I accidentally started the business, Bridesmaid for Hire, three years ago.
I was fed up with paying top dollar to be a bridesmaid for my long list of "friends" (aka people I used to be friends with and grew apart from since graduation day). Yet walking down the aisle as a member of their wedding squad seemed to hijack all my work vacation days and prime-time, warm-weathered weekends.
After distant friends of mine asked me to be their bridesmaid, one thing I noticed was that not everyone has a close group of friends to turn to when they get married. In order to have a supportive and reliable bridal squad, you might need to ask distant friends you haven't spoken to in many years or hire a stranger.
Since starting Bridesmaid for Hire three years ago, I've worked with over 60 clients on their wedding day as a “professional bridesmaid." Through my work as a professional bridesmaid, I've helped people find ways to explain their love, end their love, and even help their friends find love.
It also turned out that people needed that third party, stranger-like, gal-pal support system to help them with not only wedding "situations," but life situations.
I've started to realize I'm more than just a hired bridesmaid; I'm a friendstitute. Someone who is hired to do things their friends would do for them, but they'd rather someone they don't know do for them instead. One of those things is helping them with their love life.
Here are some of the things people have paid me to do to help them with their love life:
1. Break Off Their Engagement
One thing I've come to understand and see firsthand is that just because a couple is engaged, doesn't mean they will make it down the aisle together.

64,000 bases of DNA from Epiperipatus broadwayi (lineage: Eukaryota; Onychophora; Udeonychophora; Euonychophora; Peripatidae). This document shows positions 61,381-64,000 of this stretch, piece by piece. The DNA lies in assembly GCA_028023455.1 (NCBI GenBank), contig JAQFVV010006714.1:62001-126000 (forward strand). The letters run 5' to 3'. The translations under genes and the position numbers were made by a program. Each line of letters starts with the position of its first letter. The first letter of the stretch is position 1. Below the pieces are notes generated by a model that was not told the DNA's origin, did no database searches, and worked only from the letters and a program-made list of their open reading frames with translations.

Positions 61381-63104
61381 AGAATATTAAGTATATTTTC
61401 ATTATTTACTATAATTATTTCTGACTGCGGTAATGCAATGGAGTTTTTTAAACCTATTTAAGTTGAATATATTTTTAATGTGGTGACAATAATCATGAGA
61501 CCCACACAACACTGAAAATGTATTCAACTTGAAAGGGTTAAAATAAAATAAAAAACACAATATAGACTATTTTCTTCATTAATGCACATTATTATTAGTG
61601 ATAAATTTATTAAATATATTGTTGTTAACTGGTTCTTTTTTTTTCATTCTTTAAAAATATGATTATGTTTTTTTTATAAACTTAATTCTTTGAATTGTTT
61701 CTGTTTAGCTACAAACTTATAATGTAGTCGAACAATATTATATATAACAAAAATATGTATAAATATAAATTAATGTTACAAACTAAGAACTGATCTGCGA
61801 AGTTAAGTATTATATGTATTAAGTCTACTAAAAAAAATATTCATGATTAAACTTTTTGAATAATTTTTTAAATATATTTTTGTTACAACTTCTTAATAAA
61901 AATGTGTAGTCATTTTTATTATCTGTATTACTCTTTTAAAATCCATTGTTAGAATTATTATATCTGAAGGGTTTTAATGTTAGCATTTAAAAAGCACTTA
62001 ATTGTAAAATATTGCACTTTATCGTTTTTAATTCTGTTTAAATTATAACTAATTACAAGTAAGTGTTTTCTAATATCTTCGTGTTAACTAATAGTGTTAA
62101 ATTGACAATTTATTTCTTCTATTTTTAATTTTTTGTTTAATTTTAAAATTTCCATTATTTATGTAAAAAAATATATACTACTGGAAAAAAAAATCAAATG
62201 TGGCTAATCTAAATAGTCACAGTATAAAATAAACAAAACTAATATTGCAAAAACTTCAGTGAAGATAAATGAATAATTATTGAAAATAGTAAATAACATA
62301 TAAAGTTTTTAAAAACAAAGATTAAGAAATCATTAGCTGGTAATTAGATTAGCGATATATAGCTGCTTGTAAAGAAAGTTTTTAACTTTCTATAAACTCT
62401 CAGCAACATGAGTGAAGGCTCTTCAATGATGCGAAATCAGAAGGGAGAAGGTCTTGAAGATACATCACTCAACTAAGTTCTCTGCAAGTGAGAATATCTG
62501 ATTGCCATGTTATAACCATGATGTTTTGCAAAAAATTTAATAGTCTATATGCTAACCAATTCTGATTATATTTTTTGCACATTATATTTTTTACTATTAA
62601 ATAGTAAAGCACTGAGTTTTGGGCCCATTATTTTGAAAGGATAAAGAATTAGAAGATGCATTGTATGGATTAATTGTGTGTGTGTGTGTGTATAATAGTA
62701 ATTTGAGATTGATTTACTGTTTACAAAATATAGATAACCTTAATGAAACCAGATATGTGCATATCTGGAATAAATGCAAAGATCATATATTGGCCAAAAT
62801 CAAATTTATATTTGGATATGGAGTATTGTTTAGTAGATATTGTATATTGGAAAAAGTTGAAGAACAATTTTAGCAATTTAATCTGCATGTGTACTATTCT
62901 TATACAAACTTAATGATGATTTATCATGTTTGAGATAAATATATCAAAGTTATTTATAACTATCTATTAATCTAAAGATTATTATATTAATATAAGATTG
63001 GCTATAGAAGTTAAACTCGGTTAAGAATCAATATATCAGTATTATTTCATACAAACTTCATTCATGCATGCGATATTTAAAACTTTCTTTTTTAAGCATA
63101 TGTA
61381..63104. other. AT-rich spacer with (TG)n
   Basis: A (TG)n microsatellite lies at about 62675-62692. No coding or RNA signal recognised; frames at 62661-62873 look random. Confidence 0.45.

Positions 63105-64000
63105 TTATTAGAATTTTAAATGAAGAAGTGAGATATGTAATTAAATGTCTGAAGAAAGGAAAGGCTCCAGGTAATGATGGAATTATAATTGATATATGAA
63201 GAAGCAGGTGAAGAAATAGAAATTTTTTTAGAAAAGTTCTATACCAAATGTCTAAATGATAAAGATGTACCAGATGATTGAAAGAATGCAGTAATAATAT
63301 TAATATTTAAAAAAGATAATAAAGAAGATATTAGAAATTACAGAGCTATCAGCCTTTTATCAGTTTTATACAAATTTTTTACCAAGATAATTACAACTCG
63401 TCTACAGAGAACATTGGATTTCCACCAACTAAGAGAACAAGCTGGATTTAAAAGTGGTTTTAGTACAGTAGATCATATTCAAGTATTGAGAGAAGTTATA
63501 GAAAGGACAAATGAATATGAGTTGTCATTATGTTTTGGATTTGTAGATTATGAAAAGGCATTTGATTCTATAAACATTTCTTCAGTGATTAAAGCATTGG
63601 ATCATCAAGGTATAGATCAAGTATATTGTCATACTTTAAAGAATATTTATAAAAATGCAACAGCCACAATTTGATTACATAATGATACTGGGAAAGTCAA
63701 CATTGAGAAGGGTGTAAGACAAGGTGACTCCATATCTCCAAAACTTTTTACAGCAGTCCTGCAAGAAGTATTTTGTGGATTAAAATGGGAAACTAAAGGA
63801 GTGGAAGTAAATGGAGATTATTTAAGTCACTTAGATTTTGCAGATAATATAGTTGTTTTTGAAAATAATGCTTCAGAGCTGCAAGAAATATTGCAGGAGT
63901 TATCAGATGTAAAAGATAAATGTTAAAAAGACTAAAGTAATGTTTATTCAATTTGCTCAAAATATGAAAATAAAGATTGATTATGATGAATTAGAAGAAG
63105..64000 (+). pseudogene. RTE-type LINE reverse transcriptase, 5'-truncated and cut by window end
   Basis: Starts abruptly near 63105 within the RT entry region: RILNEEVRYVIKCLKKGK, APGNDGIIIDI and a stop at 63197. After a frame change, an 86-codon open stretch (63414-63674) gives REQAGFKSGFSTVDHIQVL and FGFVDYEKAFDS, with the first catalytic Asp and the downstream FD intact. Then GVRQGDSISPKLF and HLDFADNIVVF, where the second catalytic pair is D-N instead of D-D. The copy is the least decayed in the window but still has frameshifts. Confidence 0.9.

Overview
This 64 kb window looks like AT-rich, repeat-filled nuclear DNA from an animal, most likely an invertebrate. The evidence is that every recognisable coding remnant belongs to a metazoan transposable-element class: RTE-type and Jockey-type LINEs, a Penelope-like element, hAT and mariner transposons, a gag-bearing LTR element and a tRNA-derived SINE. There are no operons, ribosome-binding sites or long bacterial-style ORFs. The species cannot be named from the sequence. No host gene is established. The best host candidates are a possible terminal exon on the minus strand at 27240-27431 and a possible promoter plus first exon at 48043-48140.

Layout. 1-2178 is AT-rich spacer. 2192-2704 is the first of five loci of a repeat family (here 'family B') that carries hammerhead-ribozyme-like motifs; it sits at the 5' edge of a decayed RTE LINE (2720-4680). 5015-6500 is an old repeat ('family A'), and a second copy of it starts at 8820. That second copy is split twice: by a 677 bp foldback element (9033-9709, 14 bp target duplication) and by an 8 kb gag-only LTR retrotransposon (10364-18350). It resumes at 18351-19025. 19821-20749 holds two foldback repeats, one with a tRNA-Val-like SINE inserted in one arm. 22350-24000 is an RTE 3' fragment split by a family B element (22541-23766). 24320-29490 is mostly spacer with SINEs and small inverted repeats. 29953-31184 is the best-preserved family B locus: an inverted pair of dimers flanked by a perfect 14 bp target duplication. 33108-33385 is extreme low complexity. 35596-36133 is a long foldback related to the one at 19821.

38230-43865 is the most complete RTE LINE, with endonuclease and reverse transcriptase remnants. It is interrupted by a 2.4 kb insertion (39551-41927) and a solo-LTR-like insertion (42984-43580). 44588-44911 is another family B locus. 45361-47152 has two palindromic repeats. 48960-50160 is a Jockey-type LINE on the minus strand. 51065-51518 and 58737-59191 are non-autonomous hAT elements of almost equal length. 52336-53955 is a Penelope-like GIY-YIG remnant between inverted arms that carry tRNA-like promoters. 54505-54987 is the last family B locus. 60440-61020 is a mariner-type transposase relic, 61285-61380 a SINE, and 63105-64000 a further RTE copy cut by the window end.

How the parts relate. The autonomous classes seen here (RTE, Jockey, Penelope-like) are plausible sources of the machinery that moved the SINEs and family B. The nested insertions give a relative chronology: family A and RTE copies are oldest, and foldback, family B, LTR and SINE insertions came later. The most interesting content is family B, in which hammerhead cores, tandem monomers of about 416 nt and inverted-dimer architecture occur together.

I once had a woman hire me because she wanted to end her engagement and she didn't know how. Not only did she not know how, she also didn't want to admit this to anyone but a stranger – like me.
She sat me down and told me she agreed to marry someone she was falling out of love with, but also lived with and had been with for several years. She didn't know how to break the news to him that she wanted out and that she didn't want to go through with the wedding. Sitting across from her, I let her tell me the details of why she wanted to end the engagement and helped her come up with a plan she felt comfortable with.
The first thing I suggested is that she see a therapist, so she can further dissect these feelings with a professional. I also recommended she end the engagement in person. They had been dating for seven years, and ending it over text or email would be much harder for the other person to handle. I advised her to have a plan of where to go after she told him the news, since they lived together and both of them might need some time and space to process this.
She sat there with a pen in hand and a sheet of paper beside her, writing down exactly what to do. She didn't cry like I thought maybe she would, and that's probably because here she was, opening up to a stranger, about things she couldn't tell anyone else, eager for advice, next steps, and guidance. She used our time together for actionable steps over emotional support. (The tears, most likely, came before and after our convo.)
After our two hours together, she had a game plan she was ready to do within the next week. I haven't heard from her since. I hope it all worked out.
2. Hack Their Online Dating Account
After a stranger read my first book, All of My Friends are Engaged, and heard stories of some of the crazy things I did to put myself out there and go on more dates, she reached out to me to help hack her dating profile.
She feared her profile was too boring and basic, and that's why it wasn't getting the attention it deserved. She mentioned that in 2016, she went on three dates total (that ended after date one) and only messaged with 10 guys. She wanted to take those numbers up a notch, but didn't know how.